Until recently, most popular speculation on what the future would be like had been provided by white writers and futurists, like Isaac Asimov and Gene Roddenberry. Not coincidentally, these futures tended to carry the power dynamics of the present into perpetuity. Think of the original “Star Trek,” with its peaceful, international crew, still under the charge of a white man from Iowa. At the time, the character of Lieutenant Uhura, played by Nichelle Nichols, was so vital for African-Americans — the black woman of the future as an accomplished philologist — that, as Nichols told NPR, the Rev. Dr. Martin Luther King Jr. himself persuaded her not to quit the show after the first season. It was a symbol of great progress that she was conceived as something more than a maid. But so much still stood in the way of her being conceived as a captain.

The artistic movement called Afrofuturism, a decidedly black creation, is meant to go far beyond the limitations of the white imagination. It isn’t just the idea that black people will exist in the future, will use technology and science, will travel deep into space. It is the idea that we will have won the future. There exists, somewhere within us, an image in which we are whole, in which we are home. Afrofuturism is, if nothing else, an attempt to imagine what that home would be. “Black Panther” cannot help being part of this. “Wakanda itself is a dream state,” says the director Ava DuVernay, “a place that’s been in the hearts and minds and spirits of black people since we were brought here in chains.” She and Coogler have spent the past few months working across the hall from each other in the same editing facility, with him tending to “Black Panther” and her to her much-anticipated film of Madeleine L’Engle’s “A Wrinkle in Time.” At the heart of Wakanda, she suggests, lie some of our most excruciating existential questions: “What if they didn’t come?” she asked me. “And what if they didn’t take us? What would that have been?”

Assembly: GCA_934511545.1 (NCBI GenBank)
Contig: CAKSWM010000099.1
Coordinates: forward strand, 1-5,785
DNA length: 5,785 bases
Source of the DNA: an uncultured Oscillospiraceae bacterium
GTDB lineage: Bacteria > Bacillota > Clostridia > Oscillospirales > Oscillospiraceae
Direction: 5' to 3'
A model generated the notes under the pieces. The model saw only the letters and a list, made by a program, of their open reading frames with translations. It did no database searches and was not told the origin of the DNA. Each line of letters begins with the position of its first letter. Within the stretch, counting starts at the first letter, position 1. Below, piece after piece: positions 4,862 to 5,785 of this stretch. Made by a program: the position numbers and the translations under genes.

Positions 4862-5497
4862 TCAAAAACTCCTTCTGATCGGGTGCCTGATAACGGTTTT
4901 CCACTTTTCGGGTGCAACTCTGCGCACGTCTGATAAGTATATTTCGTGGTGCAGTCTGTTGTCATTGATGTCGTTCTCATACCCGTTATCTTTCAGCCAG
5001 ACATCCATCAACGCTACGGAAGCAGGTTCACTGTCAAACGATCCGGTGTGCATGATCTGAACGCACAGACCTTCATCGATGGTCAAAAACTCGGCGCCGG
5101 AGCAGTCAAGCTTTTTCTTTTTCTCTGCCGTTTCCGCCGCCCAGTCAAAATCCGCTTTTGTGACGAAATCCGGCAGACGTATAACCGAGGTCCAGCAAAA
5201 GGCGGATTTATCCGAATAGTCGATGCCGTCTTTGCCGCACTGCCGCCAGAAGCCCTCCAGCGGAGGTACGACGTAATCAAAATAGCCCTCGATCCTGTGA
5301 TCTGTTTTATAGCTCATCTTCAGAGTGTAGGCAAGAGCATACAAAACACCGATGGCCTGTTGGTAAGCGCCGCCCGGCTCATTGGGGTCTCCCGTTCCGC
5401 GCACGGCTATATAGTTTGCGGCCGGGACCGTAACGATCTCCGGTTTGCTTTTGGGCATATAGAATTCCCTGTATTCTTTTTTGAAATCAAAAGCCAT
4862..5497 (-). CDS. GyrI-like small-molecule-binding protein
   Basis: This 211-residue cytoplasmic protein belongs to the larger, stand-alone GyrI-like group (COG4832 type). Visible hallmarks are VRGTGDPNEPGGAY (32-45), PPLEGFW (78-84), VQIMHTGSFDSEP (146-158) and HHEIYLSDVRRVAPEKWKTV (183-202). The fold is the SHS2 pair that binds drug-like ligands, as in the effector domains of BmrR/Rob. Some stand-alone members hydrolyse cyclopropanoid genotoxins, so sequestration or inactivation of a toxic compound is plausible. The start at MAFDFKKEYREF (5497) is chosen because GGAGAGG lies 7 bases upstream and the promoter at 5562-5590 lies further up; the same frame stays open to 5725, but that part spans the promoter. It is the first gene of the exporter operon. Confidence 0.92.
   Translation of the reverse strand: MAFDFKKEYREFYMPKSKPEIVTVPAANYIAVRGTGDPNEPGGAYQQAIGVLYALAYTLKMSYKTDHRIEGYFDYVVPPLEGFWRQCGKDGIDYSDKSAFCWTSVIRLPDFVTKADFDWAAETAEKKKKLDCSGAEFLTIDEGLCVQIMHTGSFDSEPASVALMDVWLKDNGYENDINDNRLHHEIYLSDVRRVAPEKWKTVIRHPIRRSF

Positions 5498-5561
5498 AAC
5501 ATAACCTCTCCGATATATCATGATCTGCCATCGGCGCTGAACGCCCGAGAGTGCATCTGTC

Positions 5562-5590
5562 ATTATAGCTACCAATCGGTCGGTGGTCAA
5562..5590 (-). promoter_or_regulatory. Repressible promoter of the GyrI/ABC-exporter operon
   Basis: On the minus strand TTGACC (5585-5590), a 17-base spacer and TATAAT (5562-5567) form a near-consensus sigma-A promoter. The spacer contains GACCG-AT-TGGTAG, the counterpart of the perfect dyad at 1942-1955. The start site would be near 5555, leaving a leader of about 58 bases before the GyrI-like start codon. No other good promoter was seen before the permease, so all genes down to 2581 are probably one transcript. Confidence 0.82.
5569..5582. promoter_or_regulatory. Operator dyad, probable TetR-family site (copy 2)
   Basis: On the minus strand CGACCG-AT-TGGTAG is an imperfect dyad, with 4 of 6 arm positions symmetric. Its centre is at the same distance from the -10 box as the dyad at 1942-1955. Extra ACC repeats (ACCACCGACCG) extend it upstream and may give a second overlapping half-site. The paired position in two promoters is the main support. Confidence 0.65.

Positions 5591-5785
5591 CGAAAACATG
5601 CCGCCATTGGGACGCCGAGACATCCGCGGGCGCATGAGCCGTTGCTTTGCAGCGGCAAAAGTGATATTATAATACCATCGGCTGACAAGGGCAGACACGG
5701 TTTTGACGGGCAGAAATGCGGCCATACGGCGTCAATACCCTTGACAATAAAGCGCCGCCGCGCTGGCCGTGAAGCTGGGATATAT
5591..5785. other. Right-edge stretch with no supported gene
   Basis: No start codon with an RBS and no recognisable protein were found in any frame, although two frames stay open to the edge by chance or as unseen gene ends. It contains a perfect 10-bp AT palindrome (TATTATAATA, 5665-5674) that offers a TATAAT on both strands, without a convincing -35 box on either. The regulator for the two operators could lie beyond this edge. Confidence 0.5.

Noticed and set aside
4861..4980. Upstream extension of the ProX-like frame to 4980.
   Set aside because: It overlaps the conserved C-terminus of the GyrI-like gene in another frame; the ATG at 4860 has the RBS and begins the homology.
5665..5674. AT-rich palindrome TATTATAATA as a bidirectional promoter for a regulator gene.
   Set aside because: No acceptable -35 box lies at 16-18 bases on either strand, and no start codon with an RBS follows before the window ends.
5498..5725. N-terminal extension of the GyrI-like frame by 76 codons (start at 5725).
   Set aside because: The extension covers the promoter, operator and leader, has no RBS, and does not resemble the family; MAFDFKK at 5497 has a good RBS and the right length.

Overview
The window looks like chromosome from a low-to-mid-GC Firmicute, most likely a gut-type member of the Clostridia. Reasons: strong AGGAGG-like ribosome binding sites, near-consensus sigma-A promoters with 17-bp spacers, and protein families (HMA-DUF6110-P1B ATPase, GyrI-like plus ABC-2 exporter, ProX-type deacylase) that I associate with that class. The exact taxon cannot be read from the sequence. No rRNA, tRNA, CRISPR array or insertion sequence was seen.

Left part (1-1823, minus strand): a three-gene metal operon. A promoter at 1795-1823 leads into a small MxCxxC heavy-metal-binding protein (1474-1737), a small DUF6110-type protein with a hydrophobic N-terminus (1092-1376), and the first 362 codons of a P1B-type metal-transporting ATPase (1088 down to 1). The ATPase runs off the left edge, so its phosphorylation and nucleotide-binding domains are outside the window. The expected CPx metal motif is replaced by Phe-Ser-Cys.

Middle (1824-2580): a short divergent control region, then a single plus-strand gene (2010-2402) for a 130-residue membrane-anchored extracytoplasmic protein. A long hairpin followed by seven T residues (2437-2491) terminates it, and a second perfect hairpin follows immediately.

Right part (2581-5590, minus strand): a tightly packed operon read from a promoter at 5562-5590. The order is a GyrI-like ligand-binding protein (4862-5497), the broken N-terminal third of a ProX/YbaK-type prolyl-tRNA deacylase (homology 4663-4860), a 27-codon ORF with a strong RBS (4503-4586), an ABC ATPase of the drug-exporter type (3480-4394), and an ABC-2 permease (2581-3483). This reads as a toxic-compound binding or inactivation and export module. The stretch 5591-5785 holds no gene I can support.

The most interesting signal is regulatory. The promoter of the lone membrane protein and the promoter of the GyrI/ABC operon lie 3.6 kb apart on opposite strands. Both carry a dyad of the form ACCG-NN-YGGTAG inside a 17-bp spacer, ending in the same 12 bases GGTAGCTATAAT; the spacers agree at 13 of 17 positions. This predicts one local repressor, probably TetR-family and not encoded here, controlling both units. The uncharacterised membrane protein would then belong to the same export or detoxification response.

Photo

From left: Chadwick Boseman and Daniel Kaluuya in “Black Panther”

Credit
Marvel Studios